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Moscow Stations Paperback – January 1, 1998

2.7 out of 5 stars 3 customer reviews

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Paperback, January 1, 1998
$126.81 $8.95

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Language Notes

Text: English (translation)
Original Language: Russian --This text refers to an out of print or unavailable edition of this title.

About the Author

Venedikt Erofeev was born in 1938 and died in 1990 of throat cancer in a tragic parody of his autobiographical hero's fate. His fame rests essentially on the novel Moskva - Petushki, written in the 1970s and published in sixteen languages. Stephen Mulrine is a Glasgow-born poet and playwright. His many translations from Russian range from the classic plays of Pushkin, Gogol, Ostrovsky, Turgenev and Chekhov, to contemporary works by Alexander Gelman and Lyudmila Petrushevskaya.
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Product Details

  • Paperback: 54 pages
  • Publisher: Oberon Books (January 1, 1998)
  • Language: English
  • ISBN-10: 1870259475
  • ISBN-13: 978-1870259477
  • Product Dimensions: 7.3 x 4.8 x 0.2 inches
  • Shipping Weight: 2.4 ounces
  • Average Customer Review: 2.7 out of 5 stars  See all reviews (3 customer reviews)
  • Amazon Best Sellers Rank: #7,150,333 in Books (See Top 100 in Books)

Customer Reviews

Top Customer Reviews

Format: Paperback
Moscow Stations is on of the most fascinating literary works of late Soviet literature. Sub-titled 'a poem', this novella is indeed poetic and dense, mixing autobiography, fantasy and hallucination in the tragic life of the narrator, a homeless and occasionally-employed alchoholic, who wanders the Moscow streets and subway system forever in search of the next drink, and haunted by the dream of a beautiful woman he has apparently promised to meet at one particular station which he never seems to be able to find.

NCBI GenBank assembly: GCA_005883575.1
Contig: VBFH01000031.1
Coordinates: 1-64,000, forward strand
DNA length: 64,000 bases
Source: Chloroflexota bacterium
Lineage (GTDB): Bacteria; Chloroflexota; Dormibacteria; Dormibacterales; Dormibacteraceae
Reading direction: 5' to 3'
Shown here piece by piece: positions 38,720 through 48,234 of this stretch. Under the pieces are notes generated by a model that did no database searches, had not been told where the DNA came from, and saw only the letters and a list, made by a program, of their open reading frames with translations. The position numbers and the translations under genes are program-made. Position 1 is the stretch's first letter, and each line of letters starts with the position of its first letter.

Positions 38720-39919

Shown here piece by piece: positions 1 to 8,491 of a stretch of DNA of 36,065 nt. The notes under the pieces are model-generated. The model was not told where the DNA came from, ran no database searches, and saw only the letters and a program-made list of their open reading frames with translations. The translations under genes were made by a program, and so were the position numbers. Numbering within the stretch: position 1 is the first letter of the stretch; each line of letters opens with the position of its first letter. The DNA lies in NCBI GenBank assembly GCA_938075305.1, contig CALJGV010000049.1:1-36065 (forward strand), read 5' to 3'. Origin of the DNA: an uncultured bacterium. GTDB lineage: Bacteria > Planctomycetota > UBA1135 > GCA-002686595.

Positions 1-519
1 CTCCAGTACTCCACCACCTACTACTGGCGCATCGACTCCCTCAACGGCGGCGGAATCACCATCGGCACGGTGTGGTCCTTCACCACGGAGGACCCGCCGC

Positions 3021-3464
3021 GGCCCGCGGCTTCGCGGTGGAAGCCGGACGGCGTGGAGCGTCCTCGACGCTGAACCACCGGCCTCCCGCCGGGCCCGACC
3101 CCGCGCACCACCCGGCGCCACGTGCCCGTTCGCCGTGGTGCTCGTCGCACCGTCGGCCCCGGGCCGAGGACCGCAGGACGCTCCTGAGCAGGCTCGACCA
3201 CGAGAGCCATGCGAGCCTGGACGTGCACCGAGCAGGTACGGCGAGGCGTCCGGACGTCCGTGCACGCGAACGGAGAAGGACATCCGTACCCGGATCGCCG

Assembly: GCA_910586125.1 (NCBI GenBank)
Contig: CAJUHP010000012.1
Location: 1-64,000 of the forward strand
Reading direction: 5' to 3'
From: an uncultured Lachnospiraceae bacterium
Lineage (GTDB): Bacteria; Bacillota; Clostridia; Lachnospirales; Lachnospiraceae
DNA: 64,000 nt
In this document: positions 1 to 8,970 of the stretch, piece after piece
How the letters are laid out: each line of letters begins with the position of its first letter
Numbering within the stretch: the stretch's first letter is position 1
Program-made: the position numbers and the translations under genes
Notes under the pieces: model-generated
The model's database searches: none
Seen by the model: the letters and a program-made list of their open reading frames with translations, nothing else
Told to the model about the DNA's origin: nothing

Woven around this hopeless quest, this slim volume contains so much: from alchohol-addled discussions of philiosophy on half-empty subway carriages rattling on throught the impenetrable Moscow darness, to pin-sharp satire at the absurdity of totalitarian bureaucracy; from passages of the most heart-rending tenderness, particularly in the description of a brief visit to the narrator's sick son, to the most laugh-out-loud humour.
The writing gathers momentum and increases in insane intensity as the inevitable tragic demise of the narrator approaches, stabbed in the neck by unknown assailants in an echo of the pointless death of Josef K in Kafka's 'The Trial', and in a bizarre prefiguration of Erofeev's own death of throat cancer. The author's life was as ribald, riotous and ultimately tragic as his character in this book - the stories of cocktails made from vodka, meths and pesticides; the loss of family, the lazy drunken work-crew antics - these are all apparently drawn from his own mazey, mashed-up existance.
The only slightly disappointing thing about the English edition of Moscow Stations is some slightly stilted and over-literal translation in the early chapters.
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Format: Kindle Edition Verified Purchase
Naaaaaaah! Not a good read. Ridiculous, tedious account of the drunks in Russia.
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Format: Paperback Verified Purchase
This thing is more like a pamphlet than a book

Reviewed by James David
Author of The Coast Guard Oracle
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